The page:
A new landmark study investigating the efficacy of cannabidiol (CBD) for a rare form of childhood epilepsy shows the non-psychoactive cannabinoid is beneficial for reducing seizures. In the double-blind, placebo-controlled clinical trial, a team of researchers administered CBD to 120 children between the ages of two and 18 years diagnosed with Dravet syndrome for 14 weeks. The participants’ seizure frequency, which had remained resistant to traditional epilepsy treatments, dropped by an average of 39 percent with CBD.
“It’s a big landmark in the scientific study of [cannabidiol], and it’s a major landmark in epilepsy care,” said lead researcher Dr. Orrin Devinsky, neurologist at NYU Langone Medical Centre. “After four millennia of using [cannabinoids] to treat epilepsy, we now have for the first time scientifically rigorously obtained data that this specific compound works in this specific form of epilepsy.”
The average frequency of monthly convulsive seizures decreased from about 12 to about 6 with CBD. Three of the participants had their seizures stop entirely.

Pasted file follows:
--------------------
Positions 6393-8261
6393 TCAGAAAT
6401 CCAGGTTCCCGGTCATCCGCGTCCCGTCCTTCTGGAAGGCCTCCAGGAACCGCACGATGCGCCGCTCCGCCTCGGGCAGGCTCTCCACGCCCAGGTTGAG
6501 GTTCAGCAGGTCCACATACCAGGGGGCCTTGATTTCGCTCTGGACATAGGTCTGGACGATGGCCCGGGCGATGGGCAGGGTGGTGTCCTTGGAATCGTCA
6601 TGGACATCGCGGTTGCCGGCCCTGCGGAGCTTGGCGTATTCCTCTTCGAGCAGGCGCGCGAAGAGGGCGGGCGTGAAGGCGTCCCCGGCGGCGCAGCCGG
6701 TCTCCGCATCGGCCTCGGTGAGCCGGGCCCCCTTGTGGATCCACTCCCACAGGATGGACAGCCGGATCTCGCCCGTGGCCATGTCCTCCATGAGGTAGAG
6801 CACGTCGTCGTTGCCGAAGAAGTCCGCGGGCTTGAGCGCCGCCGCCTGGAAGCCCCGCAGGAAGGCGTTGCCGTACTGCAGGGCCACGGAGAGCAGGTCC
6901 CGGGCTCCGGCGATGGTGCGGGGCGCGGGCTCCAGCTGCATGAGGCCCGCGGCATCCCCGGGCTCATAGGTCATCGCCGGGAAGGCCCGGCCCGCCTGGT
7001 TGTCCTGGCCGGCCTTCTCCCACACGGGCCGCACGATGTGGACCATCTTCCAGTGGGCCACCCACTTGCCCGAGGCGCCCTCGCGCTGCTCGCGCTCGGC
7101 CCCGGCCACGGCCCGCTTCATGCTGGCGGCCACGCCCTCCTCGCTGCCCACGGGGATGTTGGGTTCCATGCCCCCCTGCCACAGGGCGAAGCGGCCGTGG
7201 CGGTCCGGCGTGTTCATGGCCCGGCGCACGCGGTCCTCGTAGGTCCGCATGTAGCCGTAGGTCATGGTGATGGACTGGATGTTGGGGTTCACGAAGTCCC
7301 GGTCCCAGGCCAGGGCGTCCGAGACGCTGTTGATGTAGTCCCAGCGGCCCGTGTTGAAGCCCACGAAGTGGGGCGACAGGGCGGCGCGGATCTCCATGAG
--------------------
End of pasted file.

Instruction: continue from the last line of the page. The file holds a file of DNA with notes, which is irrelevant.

“Cannabidiol should not be viewed as a panacea for epilepsy, but for patients with especially severe forms who have not responded to numerous medications, these results provide hope that we may soon have another treatment option,” said Devinsky. “We still need more research, but this new trial provides more evidence than we have ever had of cannabidiol’s effectiveness as a medication for treatment-resistant epilepsy.”
More than nine of 10 of the participants did experience side effects, but those were generally reported as mild or moderate in severity. The most common side effects in those that took CBD were vomiting, fatigue and fever. Twelve of the children dropped out of the trial – nine in the CBD group and three from those taking the placebo.
“Side effects are always an issue, but the drug was tolerated about as well as conventional anti-epileptic drugs,” said Dr. Samuel Berkovic, director of the University of Melbourne’s Epilepsy Research Center in Australia.
- Is CBD Legal?
- How Does CBD Reduce Seizures? Here’s What Science Says
- CBD Reduces Seizures in 84% of Children with Epilepsy, Study Finds